As a person who works in the environmental sector (ecology in particular) I'm always on the lookout for interesting natural things around the world. I love being continually wowed by the extreme variety, beauty and randomness of nature. Check out the photo of the Borneo rainbow toad (Ansonia latidisca)below:
It looks like a Photoshop masterpiece! Despite it's bright colours, look how well it blends with it's environment. This species has been rediscovered in a remote forest on Borneo Island 87 years after it's last sighting. With frogs being one of the most easily affected animals from climate change, disease and habitat loss (globally up to 120 species suspected to be extinct since the 1980s), it is refreshing to see an endangered species soldiering on in a wilderness environment.
Anyone dare to start a drinking game where you watch TV shows like Masterchef or The Block and every time there is product placement you down a shot? My guess is you would face-plant the floor within 10 minutes.
When it comes to product placement in TV shows, some shows have started to take it to a whole new level. This is particularly noticeable in lifestyle reality shows with homey themes (cooking, renovating, etc). The last series of Masterchef made $80 million in advertising alone. It seems the show's key ingredient is sponsorship. The product placement pinnacle of the series must have been the episode where a contestant spills their dish on the floor and Matt Preston cleans up the mess with a paper towel. Ah, but which paper towel did he use? Is it important? Yes it is! Two minutes later an ad for Handee Ultra paper towels came on during the commercial break featuring Matt Preston himself endorsing the product. How coincidental!
The latest series of The Block on Channel 9 has reached new dizzy heights in product placement. There's barely a camera angle that doesn't show a Stegbar sticker on the windows, Black and Decker tools or the contestants wearing Mitre 10 shirts. You may say that that is understandable as it is a renovation show, but we are also treated to shots of an LG fridge in the background beside some well-placed Woolworths bags and captions on the screen indicating that they are using a Windows 7 phone. Relevant? Hardly. I tried to count the number of obvious ads during the show, but I blinked too often and therefore missed too many.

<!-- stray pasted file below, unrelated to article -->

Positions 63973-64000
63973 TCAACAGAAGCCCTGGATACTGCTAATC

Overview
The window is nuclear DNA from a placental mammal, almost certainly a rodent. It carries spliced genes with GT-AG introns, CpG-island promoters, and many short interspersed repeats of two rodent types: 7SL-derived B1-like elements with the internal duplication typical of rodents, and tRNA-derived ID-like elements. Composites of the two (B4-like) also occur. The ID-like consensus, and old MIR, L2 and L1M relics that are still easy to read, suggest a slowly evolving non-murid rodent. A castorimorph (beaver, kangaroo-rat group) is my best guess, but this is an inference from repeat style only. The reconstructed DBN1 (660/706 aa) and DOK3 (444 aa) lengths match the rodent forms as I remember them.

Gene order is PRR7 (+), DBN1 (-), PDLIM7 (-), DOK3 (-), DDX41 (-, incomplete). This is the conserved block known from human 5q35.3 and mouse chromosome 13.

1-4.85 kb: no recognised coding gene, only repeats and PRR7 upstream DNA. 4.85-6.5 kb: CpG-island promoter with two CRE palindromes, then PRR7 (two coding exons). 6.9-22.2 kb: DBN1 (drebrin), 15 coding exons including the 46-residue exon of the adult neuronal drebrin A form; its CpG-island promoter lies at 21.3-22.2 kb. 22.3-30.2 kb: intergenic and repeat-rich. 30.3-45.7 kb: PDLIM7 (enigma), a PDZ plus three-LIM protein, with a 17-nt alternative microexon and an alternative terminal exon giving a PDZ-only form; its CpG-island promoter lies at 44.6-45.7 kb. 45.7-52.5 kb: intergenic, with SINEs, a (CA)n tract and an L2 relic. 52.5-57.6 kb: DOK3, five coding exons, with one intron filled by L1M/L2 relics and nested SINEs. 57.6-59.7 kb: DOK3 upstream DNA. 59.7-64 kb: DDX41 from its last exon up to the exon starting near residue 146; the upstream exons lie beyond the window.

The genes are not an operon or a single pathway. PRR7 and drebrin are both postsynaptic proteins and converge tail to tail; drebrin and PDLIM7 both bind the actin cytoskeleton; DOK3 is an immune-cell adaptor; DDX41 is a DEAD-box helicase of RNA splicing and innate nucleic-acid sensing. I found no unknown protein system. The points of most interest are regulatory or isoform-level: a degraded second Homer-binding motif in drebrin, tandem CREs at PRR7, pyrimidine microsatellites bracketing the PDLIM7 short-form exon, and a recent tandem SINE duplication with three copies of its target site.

So why do I have a problem with it? I guess it only bothers me a little bit, but as we are constantly bombarded with advertising wherever we go, it would be nice to sit down and unwind in front of a TV show without feeling like you're being sold something. Come on, we already sit through the commercial breaks.
Has anyone else seen blatant product placement in their favourite TV shows?
This post is not about stupid children with names, it's about stupid names for children (or stupid parents with children). There seems to be a modern trend in the naming of children that leaves a lot to be desired. Nurses, teachers and childcare workers must bare witness to most of these with so many young children passing them by.
There tends to be two categories of stupid child names:
Outlandish names that come from words that were never meant to be names like Apple, Rainbow or Horseradish.
Moronic spellings of normal names like Kymberleigh, Jazmin or Taiylah.
All parents want the best for their children, but some seem to have this instinct confused with the want to name their child something 'unique' because they are under the impression that their child is special and different in this world (wrong). There would be no problem with this as long as the naming didn't defy every rule in the English language and permanently damage the child's chances for a normal life. Unfortunately, this is normally the case.
Think about your child's future of endless correction "No, it's Madison spelt Maddisonne" or the looks of disbelief when they introduce themselves at their first job interview as Trixibella. Stop it! Just stop it before I contact child services!
Now of course, variation in spelling of names doesn't need to be crazy. Take Katherine or Catherine, Allen or Alan. Also some different names may have historic or cultural backgrounds, but the name should still be pronounceable and not make my head self-destruct when I hear it.
Bottom line is, if you decide to name your child something stupidly different and they grow up with half a brain, they will be cursing you for years to come.
"So, what's your name?"
"Olivia, spelt Alyvya"
"Yeah, my parents are morons".
Anyone have any real-life crazy names worth sharing?